I think the story of how someone finds out they have cancer is a crucial one. Life literally hangs on this thread of detection. Looking back, the symptoms that led me to my diagnoses are painfully obvious, but that was not the case while I was experiencing them. That’s the thing about hindsight.
The Final Symptom
The emergency room doctor stood at my bed side. “Your blood count numbers are extremely low. Your red cells, white cells, platelets… all are low and we’re not sure why. You’ll need to stay so we can run some tests.”
As she spoke, her eyes darted to the bruises on my hands, and I saw a look of concern. In that instant I knew. I’d seen this all before with my mother’s leukemia years ago. Symptoms, once viewed in an isolated manner and explained away, suddenly melted together to form a deadly diagnosis in my mind.
I looked back at the past few months and all the signs came rushing forward. I thought about the times I berated myself for being out of shape. Walking from the bedroom to the kitchen included a stop to lean on the counter and catch my breath as my heart raced. For weeks I’d opted to sit on my bed and work from my laptop, rather than climb the stairs to my second floor home office. I’d hiked the Grand Canyon a few years earlier, yet now my twelve carpeted steps seemed insurmountable. I researched nutrition and switched to a plant based diet, knowing my habit of filling up on meat and ignoring fruits and vegetables probably wasn’t helping. Since I had a history of anemia, I started taking iron pills and a multi-vitamin.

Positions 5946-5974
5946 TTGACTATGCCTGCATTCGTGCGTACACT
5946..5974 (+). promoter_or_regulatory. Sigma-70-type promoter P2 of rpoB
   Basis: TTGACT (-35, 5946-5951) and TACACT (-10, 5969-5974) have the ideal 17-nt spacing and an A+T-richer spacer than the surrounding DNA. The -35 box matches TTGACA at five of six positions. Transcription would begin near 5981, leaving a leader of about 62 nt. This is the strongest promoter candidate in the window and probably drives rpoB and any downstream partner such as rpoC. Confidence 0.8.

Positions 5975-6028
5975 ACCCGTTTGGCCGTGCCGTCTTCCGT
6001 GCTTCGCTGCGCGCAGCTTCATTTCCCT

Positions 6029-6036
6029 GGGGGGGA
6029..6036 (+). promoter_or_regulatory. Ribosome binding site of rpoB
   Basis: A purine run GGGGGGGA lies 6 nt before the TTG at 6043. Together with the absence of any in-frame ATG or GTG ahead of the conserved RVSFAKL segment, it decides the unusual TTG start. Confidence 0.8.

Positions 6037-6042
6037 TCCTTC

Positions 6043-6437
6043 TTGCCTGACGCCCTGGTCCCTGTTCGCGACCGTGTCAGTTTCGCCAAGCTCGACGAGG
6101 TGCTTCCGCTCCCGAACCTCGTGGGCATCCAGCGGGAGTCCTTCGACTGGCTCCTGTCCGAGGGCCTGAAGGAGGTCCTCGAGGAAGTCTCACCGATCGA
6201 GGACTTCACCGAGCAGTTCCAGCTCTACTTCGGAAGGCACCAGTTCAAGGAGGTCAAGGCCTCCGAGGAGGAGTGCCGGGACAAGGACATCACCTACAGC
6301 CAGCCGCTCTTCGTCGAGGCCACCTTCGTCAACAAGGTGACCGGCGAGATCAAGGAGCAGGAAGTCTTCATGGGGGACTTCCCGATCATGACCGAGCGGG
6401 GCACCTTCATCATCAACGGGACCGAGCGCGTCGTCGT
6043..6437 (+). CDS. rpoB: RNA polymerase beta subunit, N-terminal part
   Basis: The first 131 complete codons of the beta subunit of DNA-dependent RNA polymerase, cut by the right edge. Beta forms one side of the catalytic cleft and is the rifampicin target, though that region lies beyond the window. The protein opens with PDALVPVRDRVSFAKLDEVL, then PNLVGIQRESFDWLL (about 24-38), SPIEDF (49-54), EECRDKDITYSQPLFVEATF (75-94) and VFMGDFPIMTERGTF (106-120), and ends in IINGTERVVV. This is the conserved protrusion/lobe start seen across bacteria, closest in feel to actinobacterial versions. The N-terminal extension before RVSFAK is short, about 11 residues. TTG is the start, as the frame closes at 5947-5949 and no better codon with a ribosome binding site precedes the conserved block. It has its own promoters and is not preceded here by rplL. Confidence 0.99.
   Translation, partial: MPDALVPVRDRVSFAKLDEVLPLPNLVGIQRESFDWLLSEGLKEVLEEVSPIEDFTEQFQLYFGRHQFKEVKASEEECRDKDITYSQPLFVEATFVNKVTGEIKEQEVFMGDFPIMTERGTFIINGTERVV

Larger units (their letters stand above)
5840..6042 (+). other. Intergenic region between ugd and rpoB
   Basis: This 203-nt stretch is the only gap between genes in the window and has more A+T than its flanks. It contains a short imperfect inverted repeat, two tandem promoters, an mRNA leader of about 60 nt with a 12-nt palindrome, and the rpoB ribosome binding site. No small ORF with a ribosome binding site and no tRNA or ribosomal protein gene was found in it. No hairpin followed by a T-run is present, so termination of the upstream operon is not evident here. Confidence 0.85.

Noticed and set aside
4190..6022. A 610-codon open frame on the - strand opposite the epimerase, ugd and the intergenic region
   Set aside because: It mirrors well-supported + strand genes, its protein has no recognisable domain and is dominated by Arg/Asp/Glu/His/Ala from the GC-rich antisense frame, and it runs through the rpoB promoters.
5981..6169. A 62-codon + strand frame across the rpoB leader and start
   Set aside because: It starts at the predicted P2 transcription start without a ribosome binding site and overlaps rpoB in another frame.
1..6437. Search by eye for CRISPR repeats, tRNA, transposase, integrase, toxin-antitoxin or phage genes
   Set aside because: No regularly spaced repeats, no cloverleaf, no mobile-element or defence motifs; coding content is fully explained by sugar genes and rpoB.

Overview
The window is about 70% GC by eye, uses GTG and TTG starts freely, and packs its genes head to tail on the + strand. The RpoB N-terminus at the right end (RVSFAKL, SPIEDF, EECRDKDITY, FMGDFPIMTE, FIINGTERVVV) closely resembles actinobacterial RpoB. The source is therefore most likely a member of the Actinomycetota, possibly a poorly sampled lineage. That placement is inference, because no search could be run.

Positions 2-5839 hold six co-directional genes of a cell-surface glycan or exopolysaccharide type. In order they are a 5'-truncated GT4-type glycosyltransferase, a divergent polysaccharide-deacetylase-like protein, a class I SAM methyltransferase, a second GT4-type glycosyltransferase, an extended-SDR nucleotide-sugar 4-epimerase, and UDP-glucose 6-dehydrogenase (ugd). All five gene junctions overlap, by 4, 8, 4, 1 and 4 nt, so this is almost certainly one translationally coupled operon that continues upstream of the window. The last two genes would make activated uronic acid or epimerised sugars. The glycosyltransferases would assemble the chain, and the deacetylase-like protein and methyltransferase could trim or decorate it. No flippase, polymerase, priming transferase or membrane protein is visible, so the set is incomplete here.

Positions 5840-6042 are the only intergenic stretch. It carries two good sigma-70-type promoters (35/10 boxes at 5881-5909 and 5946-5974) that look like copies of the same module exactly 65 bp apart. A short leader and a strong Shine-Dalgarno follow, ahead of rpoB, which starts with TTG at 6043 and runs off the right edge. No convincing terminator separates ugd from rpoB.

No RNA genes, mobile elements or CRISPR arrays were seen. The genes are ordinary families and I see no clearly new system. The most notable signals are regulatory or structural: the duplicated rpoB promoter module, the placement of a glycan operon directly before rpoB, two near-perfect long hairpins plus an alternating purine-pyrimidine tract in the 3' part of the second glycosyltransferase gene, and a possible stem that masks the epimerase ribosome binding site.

There were other signs too, like the tiny cut on my finger that took far too long to heal. And the day I noticed how pale and yellow my skin looked, and made a mental note to spend more time outside. While bathing, I discovered a large, unexplained bruise on my leg and wondered when I had bumped myself. In hindsight, as a whole, these symptoms screamed, “You’re sick! Get help!” But, I’d always been healthy, and it never occurred to me that anything was seriously wrong.
The final symptom, came on a Sunday. A month prior, I had suffered through a very heavy menstrual cycle and I remembered my older sister telling me it was normal and she had gone through this as she approached menopause. Now, four weeks later, it was that time again, and I was losing too much blood.
I texted my sister, “Please call me, I’m getting scared. This can’t be normal.”
I needed her to explain once more what the women in my family went through at this time in life. As I waited for her call, the realization that I should go to urgent care began to sink in and I headed for the bathroom to shower.
The hot water washed away any energy I had left and as I stepped out my legs began to buckle. Before collapsing I caught a glimpse of the pale body, white lips and sunken eyes, looking back at me from the mirror. For a fraction of a second, time stood still, and I truly saw myself. I saw how sick and scared I was, and the image burned itself into my memory.
In the coming weeks, I’d think back on that moment often, as it was the moment that saved my life. It was the symptom that would not, could not, be ignored.